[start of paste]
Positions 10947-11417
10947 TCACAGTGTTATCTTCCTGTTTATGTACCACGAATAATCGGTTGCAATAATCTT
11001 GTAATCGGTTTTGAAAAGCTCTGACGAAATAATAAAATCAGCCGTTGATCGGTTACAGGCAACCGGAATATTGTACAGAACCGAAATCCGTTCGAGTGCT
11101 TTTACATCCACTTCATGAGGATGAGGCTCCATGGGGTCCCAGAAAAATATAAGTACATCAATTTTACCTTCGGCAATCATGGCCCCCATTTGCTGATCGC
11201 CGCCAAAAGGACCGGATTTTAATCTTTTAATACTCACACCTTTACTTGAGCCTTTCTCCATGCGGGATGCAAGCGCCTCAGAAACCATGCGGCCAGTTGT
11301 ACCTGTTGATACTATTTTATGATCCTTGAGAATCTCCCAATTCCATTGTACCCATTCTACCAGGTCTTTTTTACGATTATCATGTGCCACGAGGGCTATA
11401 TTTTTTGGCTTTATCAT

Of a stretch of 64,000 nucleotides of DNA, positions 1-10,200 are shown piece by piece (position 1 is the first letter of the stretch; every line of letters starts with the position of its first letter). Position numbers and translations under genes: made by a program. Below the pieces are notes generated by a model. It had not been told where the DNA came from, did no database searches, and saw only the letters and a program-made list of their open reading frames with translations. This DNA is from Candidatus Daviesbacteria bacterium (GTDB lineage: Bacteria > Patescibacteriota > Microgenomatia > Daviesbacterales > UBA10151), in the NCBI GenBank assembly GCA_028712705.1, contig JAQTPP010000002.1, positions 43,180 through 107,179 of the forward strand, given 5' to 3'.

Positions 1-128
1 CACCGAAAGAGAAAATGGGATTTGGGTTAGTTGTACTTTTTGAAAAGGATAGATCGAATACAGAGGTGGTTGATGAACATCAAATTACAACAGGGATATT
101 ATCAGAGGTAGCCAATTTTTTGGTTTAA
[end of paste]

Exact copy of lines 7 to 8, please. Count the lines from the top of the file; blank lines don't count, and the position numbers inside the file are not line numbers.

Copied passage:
11401 TTTTTTGGCTTTATCAT

Of a stretch of 64,000 nucleotides of DNA, positions 1-10,200 are shown piece by piece (position 1 is the first letter of the stretch; every line of letters starts with the position of its first letter). Position numbers and translations under genes: made by a program. Below the pieces are notes generated by a model. It had not been told where the DNA came from, did no database searches, and saw only the letters and a program-made list of their open reading frames with translations. This DNA is from Candidatus Daviesbacteria bacterium (GTDB lineage: Bacteria > Patescibacteriota > Microgenomatia > Daviesbacterales > UBA10151), in the NCBI GenBank assembly GCA_028712705.1, contig JAQTPP010000002.1, positions 43,180 through 107,179 of the forward strand, given 5' to 3'.